On other issues, of course, I would trust trans people more than anyone else—who better to talk about the humiliation of living in a state with a ‘bathroom’ bill, or the difficulty of getting hormones, or other stuff that only trans people have to deal with? But overall, no, I don’t think trans people are more qualified to write about the tricky science stuff going on here than I am. I’d just be lying if I said otherwise.
Bearing in mind his background is political science–he is a writer, not a researcher. And among his sources for his first article (which was rightly panned for its oversights, including by me), was a bonafide researcher whose credentials were earned in navigating that “tricky science stuff.” Dr. Serano isn’t more qualified because she’s trans, she’s more qualified because she’s a fucking doctor.
Singal’s position in this paragraph is something I’d agree with, were it issued in a vacuum and stripped of context. There is nothing physically preventing cisgender people from having a comprehensive understanding of trans issues, and while having lived experience often equips one to ask better questions, it doesn’t always lead to better answers just by itself.* And Flying Spaghetti Monster knows that there are plenty of people with trails of letters before and after their name who are apocalyptically wrong about things. But, crucially, Serano’s response is not held alone, and is in fact reflective of the scientific consensus, which started shifting in the 90s when evidence began to contradict the Zucker et al. models.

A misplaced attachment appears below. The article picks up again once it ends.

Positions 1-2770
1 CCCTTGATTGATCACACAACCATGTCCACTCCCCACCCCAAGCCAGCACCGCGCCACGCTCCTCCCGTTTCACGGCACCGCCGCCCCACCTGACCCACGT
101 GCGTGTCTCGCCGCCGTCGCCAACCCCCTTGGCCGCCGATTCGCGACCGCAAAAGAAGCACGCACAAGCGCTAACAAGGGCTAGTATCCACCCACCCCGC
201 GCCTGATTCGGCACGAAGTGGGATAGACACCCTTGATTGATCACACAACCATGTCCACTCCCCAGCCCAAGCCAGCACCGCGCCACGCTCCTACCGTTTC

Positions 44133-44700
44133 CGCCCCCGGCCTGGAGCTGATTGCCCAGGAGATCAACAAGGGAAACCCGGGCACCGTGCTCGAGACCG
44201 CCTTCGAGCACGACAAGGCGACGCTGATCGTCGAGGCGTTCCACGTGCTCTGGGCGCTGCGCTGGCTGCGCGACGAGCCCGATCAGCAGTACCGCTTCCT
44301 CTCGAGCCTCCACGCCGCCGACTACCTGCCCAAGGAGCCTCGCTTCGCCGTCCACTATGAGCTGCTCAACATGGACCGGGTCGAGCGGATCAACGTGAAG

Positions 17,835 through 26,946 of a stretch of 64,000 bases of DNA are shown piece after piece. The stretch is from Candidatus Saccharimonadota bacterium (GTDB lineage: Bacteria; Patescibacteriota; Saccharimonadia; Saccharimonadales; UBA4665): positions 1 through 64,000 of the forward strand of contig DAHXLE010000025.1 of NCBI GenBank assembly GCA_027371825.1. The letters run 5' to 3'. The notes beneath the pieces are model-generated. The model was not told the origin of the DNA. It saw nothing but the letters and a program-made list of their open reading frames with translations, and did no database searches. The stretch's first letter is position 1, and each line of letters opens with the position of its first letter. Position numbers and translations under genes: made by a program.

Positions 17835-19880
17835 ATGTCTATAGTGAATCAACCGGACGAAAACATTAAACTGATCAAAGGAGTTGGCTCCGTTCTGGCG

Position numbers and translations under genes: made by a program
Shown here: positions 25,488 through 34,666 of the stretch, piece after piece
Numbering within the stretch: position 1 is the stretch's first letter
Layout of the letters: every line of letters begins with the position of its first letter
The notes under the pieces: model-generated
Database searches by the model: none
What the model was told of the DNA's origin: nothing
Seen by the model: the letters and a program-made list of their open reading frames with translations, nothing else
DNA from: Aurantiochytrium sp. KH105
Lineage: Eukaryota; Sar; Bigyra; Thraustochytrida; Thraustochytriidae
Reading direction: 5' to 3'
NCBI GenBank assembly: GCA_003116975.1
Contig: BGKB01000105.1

However, there is the former part of Singal’s statement that sticks out even moreso than this blithe arrogance: Singal will, of course, consult me as the expert on being humiliated.